Disciple was formed in 1991 by friends Kevin Young, Brad Noah, and Tim Barrett in an attempt to spread the Gospel while playing the loud, metallic music they loved. Over the years, Disciple's style evolved into one similar to many secular alternative metal groups, as they toured churches, high schools, colleges, and similar venues
After more than 15 years of playing together, Disciple doesn’t just rock harder than most bands—they work harder than most of them, too. Southern Hospitality, the band’s third album with INO Records, finds the Knoxville, Tennessee band using change as a catalyst to re-think the entire way that they make music.
“We were able to listen to songs for weeks and weeks before we went into the studio,” Young says. “It helped us figure out what we wanted to change and how we wanted the songs to develop. By the time we got into the studio, it was just a matter of tweaking to make the music better—not just figuring out what we wanted to do. It was a lot of fun, and subsequently it’s the best album we’ve done.”
The bar for Southern Hospitality is set pretty high. Disciple's last record, 2006’s Scars Remain, took the band to heights that few Christian hard rock bands have reached. The single “After The World” topped the CHR charts for two weeks, and the album won the GMA Dove Award for “Rock Album of the Year.” The band also saw their music break into a whole new audience with exposure on shows like NFL’s “Total Axxess,” WWE’s “Cyber Sunday” and “Best Damn Sports Show.”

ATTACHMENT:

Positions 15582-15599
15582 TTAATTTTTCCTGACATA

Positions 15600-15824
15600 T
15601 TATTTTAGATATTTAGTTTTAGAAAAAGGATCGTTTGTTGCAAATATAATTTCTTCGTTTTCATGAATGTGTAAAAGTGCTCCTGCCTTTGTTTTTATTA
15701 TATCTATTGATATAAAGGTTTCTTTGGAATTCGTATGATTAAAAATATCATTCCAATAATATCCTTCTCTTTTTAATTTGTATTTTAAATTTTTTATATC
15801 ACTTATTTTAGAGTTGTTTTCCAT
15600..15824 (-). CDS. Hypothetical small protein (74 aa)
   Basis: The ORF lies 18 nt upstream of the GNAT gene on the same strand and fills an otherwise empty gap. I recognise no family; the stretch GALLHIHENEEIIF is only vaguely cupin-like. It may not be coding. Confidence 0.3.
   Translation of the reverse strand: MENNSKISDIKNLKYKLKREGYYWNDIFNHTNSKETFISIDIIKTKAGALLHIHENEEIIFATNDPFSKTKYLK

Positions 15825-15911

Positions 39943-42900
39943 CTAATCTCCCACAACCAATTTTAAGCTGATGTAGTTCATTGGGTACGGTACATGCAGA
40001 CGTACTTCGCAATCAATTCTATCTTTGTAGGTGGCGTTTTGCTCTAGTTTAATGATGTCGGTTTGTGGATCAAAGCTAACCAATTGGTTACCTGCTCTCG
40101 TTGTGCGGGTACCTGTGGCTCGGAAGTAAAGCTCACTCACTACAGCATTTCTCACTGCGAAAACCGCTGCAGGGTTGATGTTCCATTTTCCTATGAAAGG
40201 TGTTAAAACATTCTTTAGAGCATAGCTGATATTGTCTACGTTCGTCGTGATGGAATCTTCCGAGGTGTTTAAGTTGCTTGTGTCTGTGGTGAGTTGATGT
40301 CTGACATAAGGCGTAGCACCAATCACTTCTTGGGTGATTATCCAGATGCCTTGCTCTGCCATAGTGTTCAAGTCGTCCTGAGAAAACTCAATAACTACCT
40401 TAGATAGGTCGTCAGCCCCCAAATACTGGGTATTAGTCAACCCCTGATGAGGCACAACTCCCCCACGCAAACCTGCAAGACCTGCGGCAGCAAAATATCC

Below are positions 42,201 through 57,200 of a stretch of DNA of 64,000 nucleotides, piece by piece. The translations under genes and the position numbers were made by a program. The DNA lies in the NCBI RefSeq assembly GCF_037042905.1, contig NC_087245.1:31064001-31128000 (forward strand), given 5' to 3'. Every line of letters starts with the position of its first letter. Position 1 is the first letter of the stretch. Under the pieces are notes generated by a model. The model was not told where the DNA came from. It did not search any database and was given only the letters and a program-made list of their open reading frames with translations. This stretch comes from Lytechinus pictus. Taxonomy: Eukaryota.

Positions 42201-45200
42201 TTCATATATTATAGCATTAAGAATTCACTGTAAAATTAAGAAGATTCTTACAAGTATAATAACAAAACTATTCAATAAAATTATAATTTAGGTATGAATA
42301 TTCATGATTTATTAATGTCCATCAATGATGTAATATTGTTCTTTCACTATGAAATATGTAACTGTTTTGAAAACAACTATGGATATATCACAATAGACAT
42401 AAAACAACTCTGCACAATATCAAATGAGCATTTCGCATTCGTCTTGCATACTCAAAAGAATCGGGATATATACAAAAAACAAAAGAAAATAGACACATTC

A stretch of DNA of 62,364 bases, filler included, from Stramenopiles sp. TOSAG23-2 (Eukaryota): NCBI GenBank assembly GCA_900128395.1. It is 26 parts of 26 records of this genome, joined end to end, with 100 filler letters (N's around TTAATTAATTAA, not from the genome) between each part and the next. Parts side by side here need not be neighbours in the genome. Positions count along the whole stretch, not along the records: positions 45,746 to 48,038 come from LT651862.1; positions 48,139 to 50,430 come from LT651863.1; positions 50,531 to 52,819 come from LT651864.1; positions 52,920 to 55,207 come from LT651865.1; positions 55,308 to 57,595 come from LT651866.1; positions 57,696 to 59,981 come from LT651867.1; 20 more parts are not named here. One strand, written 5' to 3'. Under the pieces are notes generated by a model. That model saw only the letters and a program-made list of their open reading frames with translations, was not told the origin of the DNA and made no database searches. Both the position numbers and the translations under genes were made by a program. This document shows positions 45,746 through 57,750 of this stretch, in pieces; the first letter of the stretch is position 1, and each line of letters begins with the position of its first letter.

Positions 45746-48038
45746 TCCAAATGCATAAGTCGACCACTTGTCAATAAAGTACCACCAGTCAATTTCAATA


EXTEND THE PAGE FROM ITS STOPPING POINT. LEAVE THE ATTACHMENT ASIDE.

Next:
While Disciple enjoys getting their music to the masses, they’ve never lost their focus on the Christian community. “Christian music changed my life,” Young says. “It’s important to me now because it was important to me as a teenager. A youth pastor introduced me to Christian rock music, and it really became something that I fell in love with. I fell in love with the music, but the message led me to Jesus. I was a Christian before, but I wasn’t really following Jesus. Christian music had a huge impact on leading me to follow Him.”
Based on the album’s title, it should be no surprise that Disciple has also embraced their southern rock roots. On songs like “Lay My Burdens,” the band sends some southern thunder through their staple hard rock sound. Young says that he isn’t concerned with living up to Disciple’s prior success. “We’re just so excited about the new songs that we aren’t really worried about competing with Scars Remain,” he says.
Adding to Southern Hospitality are three new members, guitarist Andrew Welch (formerly of Capital Lights), guitarist Micah Sannan (formerly of Falling Up) and Israel Beachy (formerly of Staple). While Young still says that Brad Noah is the best guitar player he knows, he can’t help but heap compliments on his new band mates.
“I’ve been in Disciple since day one, and we’re in the best place we’ve ever been,” he says. “We’re writing the best songs we’ve ever written, and we’re putting on the best shows we’ve ever put on. God is just really blessing us right now. I just can’t wait to share this with people. I can’t wait to see how these songs affect people’s lives. It’s fully God. We can’t take any credit for that.”
Listen to Disciple Here
|What Was I Thinking||1995||Slian Productions|
|My Daddy Can Whip Your Daddy||1997||Warner Resound|
|This Might Sting a Little||1999||Rugged Records|
|By God||2001||Rugged Records|
|Back Again||2003||Slain Records|
|Disciple||2005||Epic Records/SRE Recordings/INO Records|
|Things Left Unsaid||2006||INO Records|
|Scars Remain||2006||Epic Records/SRE Recordings/INO Records|
|Southern Hospitality||2008||Epic Records/SRE Recordings/INO Records|
|Horseshoes & Handgrenades||2010||INO Records|